Reflecting on How I Got Here: Welcome to ‘The IncRETTibles’

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by Jackie Babiarz |

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If you have a child that is diagnosed with a rare disorder, you’ll likely find yourself asking questions like, “How did I get here?”

I’ve heard people say that “God only gives you what you can handle.” Well, apparently, God thinks I’m a badass, because he gave me a child with Rett syndrome.

After much reflection, I’ve decided to share a few big moments in my life that helped prepare me for this journey.

Dear 4-year-old self: You visited Grandma Evelyn every day during her chemotherapy. Those memories will come back to you when you return to the same hospital when you’re 28 for prenatal care before the birth of your first child, Cammy. You will spend the next dozen years attending regular appointments and hospital visits with her.

Dear 5-year-old self: You watched your mom crumple to the floor when she learned that her mom had died. Another life-changing call will happen on Jan. 7, 2011, when you are 31, and a doctor confirms that Cammy has Rett syndrome.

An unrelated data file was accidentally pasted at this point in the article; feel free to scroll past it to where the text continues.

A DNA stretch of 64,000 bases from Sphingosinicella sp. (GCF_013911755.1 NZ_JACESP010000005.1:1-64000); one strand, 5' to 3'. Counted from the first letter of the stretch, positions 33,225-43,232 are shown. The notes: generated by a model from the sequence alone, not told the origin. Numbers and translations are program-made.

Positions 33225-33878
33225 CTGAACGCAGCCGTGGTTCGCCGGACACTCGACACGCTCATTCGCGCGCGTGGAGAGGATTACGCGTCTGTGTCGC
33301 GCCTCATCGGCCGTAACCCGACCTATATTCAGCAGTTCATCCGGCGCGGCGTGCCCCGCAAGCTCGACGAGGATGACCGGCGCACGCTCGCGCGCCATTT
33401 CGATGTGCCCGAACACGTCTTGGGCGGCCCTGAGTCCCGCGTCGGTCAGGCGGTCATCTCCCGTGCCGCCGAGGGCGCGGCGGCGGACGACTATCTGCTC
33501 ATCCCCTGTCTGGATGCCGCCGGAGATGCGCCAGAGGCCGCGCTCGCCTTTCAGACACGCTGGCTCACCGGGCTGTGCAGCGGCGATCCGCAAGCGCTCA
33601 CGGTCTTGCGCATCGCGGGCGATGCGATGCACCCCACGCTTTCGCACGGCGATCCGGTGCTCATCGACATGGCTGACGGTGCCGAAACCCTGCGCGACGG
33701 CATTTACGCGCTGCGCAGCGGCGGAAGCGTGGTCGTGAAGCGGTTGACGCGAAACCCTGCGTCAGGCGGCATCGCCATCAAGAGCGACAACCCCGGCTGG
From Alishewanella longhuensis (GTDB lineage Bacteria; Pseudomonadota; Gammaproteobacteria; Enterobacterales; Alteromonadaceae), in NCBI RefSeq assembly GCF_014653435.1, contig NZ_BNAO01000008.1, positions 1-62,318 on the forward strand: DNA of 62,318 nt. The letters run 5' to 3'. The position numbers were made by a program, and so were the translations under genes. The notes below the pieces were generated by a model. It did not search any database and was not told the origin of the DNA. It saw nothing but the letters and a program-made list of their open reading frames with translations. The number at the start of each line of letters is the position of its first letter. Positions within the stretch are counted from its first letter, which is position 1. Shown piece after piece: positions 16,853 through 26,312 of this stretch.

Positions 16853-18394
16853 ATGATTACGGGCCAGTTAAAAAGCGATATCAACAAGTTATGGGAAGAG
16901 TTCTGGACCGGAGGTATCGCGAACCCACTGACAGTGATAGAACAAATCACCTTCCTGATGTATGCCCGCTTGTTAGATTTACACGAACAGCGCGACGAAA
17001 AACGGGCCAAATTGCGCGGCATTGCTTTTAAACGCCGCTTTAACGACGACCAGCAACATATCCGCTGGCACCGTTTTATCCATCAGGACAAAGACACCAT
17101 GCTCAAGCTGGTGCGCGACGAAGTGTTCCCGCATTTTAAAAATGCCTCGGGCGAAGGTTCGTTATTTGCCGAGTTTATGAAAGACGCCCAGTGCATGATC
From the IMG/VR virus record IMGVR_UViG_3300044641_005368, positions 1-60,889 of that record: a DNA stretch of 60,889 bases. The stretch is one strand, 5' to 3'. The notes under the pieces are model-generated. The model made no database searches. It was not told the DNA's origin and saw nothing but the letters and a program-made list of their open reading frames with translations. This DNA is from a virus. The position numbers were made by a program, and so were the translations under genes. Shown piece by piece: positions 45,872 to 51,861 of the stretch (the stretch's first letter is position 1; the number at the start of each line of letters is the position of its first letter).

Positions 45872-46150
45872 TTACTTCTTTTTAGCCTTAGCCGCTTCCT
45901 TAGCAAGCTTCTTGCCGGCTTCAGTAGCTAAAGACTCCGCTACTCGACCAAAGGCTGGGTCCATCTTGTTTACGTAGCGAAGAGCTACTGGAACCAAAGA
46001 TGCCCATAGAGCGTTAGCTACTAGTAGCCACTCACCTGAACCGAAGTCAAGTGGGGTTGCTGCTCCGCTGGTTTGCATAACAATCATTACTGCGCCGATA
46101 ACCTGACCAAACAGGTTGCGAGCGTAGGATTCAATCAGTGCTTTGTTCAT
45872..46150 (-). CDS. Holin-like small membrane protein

Dear 7-year-old self: Stop changing the rules during jump-rope so that it’s always your turn. Instead, change the rules to help others. Give everyone a turn. One day, you will be adapting and changing everything to even the playing field for your child.

Dear 8-year-old self: Mrs. Smith asked you to invite Jane to eat lunch with you so that no one ate alone. Now you understand why Jane is always near tears. Everyone needs a buddy. You’ll recognize the importance of this when Cammy is invited to her first school friend’s birthday party. 

Dear 10-year-old self: When you and your brother discovered your Christmas gifts, you thoughtfully wrote Santa a note that said, “These gifts are nice, but we’d really like ___ instead.” Your mom then took away Christmas for the entire family. This is the most important lesson she will ever teach you.

Dear 11-year-old self: Your dad, acting as your team coach, pulled you, his star, out of games to give everyone equal playing time. Letting everyone play is important; the score is not.

Dear 15-year-old self: When you needed to get a physical before basketball tryouts, your mom copied the one from the previous year — including the date! Don’t forge doctors’ notes for your child. Someday, the accuracy of the information will be a matter of life or death. 

Dear 20-year-old self: We are not immortal. The first time a friend your age dies is on spring break. Death does not care how old you are. These facts will be reinforced every time you receive word that another child with Rett syndrome has passed away.

Dear 23-year-old self: You are a high school teacher at a peer buddy basketball game — the biggest event of the year. The adapted PE class has been practicing all year for this, and the gym is packed with people cheering for the special needs students.